Draft QUICK SUMMARY
Transmissible Spongiform Encephalopathies Advisory Committee (TSEAC)
on February 8, 2005
This quick summary provides an unofficial overview of the February 8, 2005 TSEAC meeting until transcripts are available.
The Committee received an update on the USDA, BSE surveillance program in the United States by Dr. Lisa Ferguson, APHIS, USDA
Topic # 1 - Possible vCJD Risk from Investigational Coagulation Factor XI Manufactured before 1998 from Plasma of Donors Residing in the United Kingdom
After listening to Dr. Mark Weinstein, FDA, summarize the issues related to this topic, the Committee listened to a presentation on “Risk Assessment – U.K. plasma derivatives, risk assessment methods and assumptions and U.K. actions based on risk assessment” by Dr. Kate Soldan and Ms. Anna Molesworth, from the U.K. Healthy Protection Agency. The Committee then listened to a presentation entitled “Risk assessment for U.K. Factor XI (FIX)” by Dr. Steven. Anderson, FDA and a presentation on “Current public health recommendations on management of surgical instruments used on patients with TSE or TSE risk” by Dr. Lynne Sehulster, from Center for Disease Control and Prevention. During the open public hearing session the Committee also listened to a presentation from Dr. Samuel O. Coker, of Pall Medical on the effectiveness of new filter technology to remove prions.
The Committee was then asked to comment on the FDA vCJD risk assessment for Factor XI manufactured from U.K. plasma, with regard to the model as applied to FXI; and any additional information that is needed to improve risk estimates for this FXI product.
The Committee stated that the risk assessment model was valid, and logically developed. Members agreed with Dr. Anderson, that there are abundant uncertainties and not everyone will agree with all the assumptions that went into the model. The model is a very good start, however, it will need refining in the future. There was strong agreement that more data are needed for better assessment. This need for more data and testing was restated several times throughout the meeting. Some members expressed concern about how the model would be applied and what the public would be told. There was agreement that the model would help to assess the probability of exposure to infectious agent, if not the actual risk that recipients have been infected, but that planning also had to address the significance of estimated exposure prior to notifying patients. It was recommended that we find out what the UK has been telling Factor XI recipients. Several members stated that the issues related to Factor XI did not suggest high levels of risk, and they did not want to cause any unnecessary alarm.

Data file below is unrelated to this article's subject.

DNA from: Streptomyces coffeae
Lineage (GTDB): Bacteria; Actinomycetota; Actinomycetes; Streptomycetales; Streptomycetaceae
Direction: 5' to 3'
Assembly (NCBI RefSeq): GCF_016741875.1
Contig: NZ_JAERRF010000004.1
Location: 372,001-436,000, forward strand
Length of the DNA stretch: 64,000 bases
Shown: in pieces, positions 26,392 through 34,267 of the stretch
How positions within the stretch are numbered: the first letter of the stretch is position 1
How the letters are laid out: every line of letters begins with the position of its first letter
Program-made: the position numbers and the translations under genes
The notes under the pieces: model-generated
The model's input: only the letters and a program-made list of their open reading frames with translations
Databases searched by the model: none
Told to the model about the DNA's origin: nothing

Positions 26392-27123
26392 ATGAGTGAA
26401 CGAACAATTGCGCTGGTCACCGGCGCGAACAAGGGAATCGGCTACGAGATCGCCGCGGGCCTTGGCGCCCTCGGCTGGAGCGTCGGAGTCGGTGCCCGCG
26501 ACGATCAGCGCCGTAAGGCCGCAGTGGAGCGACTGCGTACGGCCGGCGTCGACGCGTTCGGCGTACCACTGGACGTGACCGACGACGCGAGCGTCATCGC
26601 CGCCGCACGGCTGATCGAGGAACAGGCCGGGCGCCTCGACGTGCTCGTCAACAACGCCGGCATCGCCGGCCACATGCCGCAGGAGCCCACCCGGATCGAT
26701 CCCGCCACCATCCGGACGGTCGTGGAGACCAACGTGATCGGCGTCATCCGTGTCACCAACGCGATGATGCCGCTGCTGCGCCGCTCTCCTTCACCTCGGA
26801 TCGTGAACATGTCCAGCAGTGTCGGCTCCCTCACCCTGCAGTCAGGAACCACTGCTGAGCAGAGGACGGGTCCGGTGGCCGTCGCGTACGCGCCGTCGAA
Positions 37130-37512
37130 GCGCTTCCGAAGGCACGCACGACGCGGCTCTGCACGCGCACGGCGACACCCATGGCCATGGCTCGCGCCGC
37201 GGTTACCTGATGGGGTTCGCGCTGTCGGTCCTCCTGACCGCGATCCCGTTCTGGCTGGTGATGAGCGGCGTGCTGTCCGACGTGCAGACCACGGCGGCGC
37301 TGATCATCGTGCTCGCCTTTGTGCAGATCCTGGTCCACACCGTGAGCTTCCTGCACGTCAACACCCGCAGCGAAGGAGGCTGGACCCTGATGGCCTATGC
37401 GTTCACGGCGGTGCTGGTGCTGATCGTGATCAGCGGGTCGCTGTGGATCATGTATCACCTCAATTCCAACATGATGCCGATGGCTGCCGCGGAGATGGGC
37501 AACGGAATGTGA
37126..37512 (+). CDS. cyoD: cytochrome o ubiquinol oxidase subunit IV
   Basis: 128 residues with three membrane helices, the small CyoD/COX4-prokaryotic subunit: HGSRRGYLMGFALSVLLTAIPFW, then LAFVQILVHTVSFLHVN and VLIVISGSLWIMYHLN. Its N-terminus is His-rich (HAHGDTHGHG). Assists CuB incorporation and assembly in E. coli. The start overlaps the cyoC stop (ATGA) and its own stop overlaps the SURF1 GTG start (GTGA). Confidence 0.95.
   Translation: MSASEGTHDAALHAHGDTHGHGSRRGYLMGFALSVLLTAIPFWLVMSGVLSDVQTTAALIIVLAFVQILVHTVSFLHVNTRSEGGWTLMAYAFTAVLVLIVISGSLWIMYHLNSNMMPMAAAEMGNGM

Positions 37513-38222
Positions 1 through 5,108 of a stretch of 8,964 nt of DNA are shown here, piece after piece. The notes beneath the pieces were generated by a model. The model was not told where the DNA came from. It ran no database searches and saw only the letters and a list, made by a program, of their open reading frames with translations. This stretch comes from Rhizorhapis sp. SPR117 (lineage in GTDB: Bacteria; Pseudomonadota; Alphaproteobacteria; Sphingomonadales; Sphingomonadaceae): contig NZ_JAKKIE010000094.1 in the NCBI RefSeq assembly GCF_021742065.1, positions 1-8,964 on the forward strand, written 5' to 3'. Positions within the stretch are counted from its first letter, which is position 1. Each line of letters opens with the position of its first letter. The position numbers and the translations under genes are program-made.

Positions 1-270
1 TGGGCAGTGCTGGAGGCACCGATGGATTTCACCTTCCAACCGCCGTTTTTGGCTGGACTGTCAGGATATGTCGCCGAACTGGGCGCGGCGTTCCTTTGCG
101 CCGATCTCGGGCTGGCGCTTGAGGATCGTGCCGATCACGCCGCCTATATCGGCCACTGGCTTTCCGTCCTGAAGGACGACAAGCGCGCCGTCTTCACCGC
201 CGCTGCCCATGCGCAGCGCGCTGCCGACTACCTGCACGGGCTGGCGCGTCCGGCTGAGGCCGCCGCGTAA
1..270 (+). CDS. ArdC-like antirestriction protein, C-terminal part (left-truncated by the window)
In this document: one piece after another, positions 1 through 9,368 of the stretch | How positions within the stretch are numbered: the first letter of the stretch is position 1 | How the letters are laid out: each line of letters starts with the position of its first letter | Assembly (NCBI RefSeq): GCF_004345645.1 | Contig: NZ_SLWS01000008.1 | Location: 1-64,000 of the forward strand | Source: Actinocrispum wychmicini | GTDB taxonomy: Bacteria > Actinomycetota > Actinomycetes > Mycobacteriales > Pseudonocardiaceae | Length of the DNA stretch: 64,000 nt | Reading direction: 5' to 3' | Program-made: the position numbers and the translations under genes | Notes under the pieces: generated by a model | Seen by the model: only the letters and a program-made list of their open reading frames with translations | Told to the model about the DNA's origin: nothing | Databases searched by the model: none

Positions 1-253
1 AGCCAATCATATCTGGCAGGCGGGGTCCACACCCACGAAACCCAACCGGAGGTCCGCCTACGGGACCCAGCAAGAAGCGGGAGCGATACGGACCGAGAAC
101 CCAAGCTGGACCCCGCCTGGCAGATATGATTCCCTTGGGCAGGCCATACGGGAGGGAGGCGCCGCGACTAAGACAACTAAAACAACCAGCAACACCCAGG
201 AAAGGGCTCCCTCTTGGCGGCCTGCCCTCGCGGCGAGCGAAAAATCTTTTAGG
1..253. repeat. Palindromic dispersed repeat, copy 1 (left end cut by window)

Topic # 2 – Developing Risk Assessment Models for Potential Risk of Exposure to variant Creutzfeldt-Jakob Disease (vCJD) Agent in other Plasma Products
The Committee listened to a presentation entitled “Preliminary Risk Assessment – U.S. Potential TSE clearance steps in U.S. products - FVIII, FIX, IGIV” by Dr. Dorothy Scott, FDA and a presentation on “Risk Assessment Model for U.S. plasma derivatives” by Dr. Steve Anderson, FDA.
FDA requested the Committee to discuss and comment on the U.S. risk model per se, and any additional information that is needed to improve risk estimates for the various plasma derivative.